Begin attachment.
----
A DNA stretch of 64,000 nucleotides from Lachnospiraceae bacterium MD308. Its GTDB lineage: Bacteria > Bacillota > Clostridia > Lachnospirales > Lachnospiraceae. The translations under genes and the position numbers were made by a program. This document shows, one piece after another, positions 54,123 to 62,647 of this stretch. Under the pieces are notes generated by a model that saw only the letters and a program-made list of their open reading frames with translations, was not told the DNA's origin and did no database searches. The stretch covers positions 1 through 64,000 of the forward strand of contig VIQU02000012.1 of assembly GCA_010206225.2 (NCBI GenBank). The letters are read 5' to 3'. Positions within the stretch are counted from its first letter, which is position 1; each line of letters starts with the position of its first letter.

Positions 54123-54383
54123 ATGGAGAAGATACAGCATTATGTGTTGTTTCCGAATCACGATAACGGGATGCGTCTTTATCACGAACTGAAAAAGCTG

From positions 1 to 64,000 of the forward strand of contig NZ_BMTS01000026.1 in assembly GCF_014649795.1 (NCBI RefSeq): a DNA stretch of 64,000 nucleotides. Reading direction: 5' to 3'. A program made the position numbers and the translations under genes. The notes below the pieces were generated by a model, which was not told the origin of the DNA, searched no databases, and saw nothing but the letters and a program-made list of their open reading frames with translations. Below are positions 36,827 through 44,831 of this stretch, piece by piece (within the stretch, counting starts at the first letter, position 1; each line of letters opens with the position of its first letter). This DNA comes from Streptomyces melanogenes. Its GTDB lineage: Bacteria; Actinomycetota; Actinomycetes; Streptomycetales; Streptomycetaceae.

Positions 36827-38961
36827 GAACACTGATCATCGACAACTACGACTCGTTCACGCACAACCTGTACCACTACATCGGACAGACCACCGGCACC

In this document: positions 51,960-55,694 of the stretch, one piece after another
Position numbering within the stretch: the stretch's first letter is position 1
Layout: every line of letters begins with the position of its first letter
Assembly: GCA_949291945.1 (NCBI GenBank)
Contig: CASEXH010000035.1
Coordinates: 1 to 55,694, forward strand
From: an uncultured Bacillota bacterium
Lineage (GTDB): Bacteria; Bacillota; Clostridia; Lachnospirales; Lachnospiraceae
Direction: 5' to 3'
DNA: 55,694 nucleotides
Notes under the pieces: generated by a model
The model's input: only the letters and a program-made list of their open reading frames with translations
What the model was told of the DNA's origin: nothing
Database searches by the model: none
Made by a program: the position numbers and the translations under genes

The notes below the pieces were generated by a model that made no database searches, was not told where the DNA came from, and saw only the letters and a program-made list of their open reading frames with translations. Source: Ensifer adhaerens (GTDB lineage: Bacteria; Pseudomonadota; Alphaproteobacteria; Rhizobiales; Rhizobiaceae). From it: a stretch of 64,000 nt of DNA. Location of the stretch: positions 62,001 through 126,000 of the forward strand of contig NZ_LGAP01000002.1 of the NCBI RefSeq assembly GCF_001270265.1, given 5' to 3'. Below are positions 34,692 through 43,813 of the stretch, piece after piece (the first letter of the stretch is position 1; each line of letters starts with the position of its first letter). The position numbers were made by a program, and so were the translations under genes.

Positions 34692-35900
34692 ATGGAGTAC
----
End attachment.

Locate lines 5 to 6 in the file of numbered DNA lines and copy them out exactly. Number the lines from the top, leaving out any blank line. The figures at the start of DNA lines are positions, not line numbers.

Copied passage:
Positions 36827-38961
36827 GAACACTGATCATCGACAACTACGACTCGTTCACGCACAACCTGTACCACTACATCGGACAGACCACCGGCACC